In Review: The 2015 Golden Globe Awards

Comedians Tina Fey and Amy Poehler hosted the Golden Globes for the third, and final time this year. (Photo Credit: hollywoodtake.com)

By Chandler Robertson, Staff Writer

The Award Season for film, television and music is now in full swing, with the Golden Globes kicking it off on Jan. 11th. The Globes are a unique combination of Television and Film, as the Hollywood Foreign Press Association chooses their favorites from the past year. Comedians Amy Poehler and Tina Fey hosted the award show this year for their second time, although this year will be their last.

This year continued the trend of closing the gap between Television and Film. In the past, the television industry often found itself playing second fiddle to the film industry, however with the increase in platforms through which television series can be viewed TV is moving up the ladder.
Two of the past year’s best Television offerings were nominated in the Mini-Series or TV Movie Categories, with the show “Fargo” defeating the popular “True Detective.”

The other trend that continued was the prevalence of online programming amongst nominees and winners. Amazon Prime’s comedy Transparent was nominated for Best Comedy, and actor Jeffrey Tambor won the Golden Globe for Best Actor in a Comedy for his role on the show. Additionally, Kevin Spacey won Best Actor in a Drama for his role on “House of Cards,” the Netflix original political thriller.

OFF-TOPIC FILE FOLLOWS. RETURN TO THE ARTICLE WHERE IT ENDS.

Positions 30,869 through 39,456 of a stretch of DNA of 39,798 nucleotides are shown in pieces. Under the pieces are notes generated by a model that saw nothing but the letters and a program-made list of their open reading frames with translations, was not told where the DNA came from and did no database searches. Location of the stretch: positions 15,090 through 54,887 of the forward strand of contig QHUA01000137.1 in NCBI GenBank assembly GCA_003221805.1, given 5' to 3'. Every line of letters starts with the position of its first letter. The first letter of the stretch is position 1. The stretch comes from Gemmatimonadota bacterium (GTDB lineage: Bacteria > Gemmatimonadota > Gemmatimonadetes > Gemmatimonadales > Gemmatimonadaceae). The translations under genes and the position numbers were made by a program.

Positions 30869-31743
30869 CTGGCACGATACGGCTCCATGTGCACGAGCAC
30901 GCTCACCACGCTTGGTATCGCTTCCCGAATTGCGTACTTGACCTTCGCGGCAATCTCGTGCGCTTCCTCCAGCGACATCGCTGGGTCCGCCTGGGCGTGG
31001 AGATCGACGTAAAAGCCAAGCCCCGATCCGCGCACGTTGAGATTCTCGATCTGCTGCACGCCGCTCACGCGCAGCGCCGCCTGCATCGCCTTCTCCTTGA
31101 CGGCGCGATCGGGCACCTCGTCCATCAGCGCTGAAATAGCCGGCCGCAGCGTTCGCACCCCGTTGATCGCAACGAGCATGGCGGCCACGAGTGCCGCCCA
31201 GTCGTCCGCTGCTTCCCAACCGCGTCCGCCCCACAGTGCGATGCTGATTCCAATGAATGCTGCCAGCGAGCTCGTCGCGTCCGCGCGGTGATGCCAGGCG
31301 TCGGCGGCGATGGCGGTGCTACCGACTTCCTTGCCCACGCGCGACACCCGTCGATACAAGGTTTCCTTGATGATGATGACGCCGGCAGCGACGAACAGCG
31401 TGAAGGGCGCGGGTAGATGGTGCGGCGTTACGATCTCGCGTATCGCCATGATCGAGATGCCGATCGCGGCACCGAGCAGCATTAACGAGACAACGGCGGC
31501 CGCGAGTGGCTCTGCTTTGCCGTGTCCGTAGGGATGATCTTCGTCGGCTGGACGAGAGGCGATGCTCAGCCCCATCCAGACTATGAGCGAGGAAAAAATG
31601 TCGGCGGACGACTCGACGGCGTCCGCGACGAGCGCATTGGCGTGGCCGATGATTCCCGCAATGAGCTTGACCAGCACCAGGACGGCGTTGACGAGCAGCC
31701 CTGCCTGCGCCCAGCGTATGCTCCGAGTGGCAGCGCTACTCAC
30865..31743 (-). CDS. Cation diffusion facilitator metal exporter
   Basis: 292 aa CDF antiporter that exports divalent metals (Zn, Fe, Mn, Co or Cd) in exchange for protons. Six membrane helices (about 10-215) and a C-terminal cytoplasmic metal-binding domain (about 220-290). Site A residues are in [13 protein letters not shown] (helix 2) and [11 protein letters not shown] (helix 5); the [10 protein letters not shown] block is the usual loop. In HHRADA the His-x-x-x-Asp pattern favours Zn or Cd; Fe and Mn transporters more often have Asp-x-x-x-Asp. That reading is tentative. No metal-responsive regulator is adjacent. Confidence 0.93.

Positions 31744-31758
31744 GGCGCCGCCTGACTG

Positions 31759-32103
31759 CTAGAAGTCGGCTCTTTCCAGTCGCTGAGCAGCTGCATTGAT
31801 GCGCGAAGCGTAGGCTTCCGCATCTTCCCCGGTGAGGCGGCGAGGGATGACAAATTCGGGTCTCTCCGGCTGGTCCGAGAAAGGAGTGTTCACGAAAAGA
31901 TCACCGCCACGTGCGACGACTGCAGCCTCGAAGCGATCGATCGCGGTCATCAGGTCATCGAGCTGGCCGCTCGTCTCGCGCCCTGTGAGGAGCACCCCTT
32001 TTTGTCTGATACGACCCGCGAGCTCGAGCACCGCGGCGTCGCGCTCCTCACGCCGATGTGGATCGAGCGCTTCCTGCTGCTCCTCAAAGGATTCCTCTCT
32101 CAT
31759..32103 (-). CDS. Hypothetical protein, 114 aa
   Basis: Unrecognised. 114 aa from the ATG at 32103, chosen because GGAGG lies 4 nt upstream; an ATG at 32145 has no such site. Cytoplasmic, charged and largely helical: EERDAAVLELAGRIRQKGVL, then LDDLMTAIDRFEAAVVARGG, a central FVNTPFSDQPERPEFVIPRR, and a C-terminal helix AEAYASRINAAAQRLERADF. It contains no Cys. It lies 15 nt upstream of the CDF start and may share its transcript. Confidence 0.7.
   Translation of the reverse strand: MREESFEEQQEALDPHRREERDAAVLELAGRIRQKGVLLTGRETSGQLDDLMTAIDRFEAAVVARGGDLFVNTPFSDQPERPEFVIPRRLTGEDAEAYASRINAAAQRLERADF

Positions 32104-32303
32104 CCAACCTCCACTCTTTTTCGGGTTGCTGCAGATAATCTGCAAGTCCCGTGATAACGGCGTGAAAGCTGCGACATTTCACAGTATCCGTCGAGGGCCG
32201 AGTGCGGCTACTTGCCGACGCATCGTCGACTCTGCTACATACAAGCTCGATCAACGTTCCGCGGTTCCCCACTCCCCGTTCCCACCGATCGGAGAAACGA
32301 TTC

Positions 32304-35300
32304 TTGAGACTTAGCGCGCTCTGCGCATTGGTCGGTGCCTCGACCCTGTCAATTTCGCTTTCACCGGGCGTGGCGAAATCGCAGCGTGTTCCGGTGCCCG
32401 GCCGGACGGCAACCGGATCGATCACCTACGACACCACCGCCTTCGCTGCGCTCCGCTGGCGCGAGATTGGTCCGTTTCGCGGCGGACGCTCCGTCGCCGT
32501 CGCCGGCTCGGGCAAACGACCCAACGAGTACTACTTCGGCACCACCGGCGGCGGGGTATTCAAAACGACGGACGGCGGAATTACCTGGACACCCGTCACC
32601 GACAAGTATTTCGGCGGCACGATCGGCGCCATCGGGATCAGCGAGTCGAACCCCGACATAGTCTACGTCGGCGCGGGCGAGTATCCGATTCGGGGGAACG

House of Cards was also nominated for Best TV Drama, along with Game of Thrones and the oft nominated butn ever awarded “The Good Wife,” all of which were defeated by “The Affair.” Network television was dominated by premium cable along with online programming; not a single network performer or show winning a Globe.

This year’s Cecil B. DeMille Lifetime Achievement Award went to George Clooney, who has proven himself to be one of the most dedicated and accomplished actors in Hollywood, as well as an adept director. Coupled with his activism in the global community, Clooney was an excellent choice for the Award. The presentation of this award served as a trasition in the award show from the television awards to the film awards.

In Film, the nominees were perhaps less overwhelming than last year, if only just. Wins were evenly distributed amongst several of the favorites. Unexpectedly, The Imitation Game did not take home a Globe despite  earning five nominations. “Boyhood,” the massive twelve year project of Richard Linklater won thrice, including Richard Linklater winning Best Director, Patricia Arquette winning Best Supporting Actress in a Drama, and the film taking home the award for Best Drama.

Eddy Redmayne was named Best Actor in a Drama for his role as Stephen Hawking in “The Theory of Everything,” a marginal surprise, as many expected Benedict Cumberbatch to emerge victorious for his role in “The Imitation Game.” “Grand Budapest Hotel” pulled another marginal upset over “Birdman “in the Best Comedy or Musical category, although “Birdman” still holds to hope as it will compete in the Drama category in the upcoming Academy Awards.

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Author: Isabel Gibson Penrose

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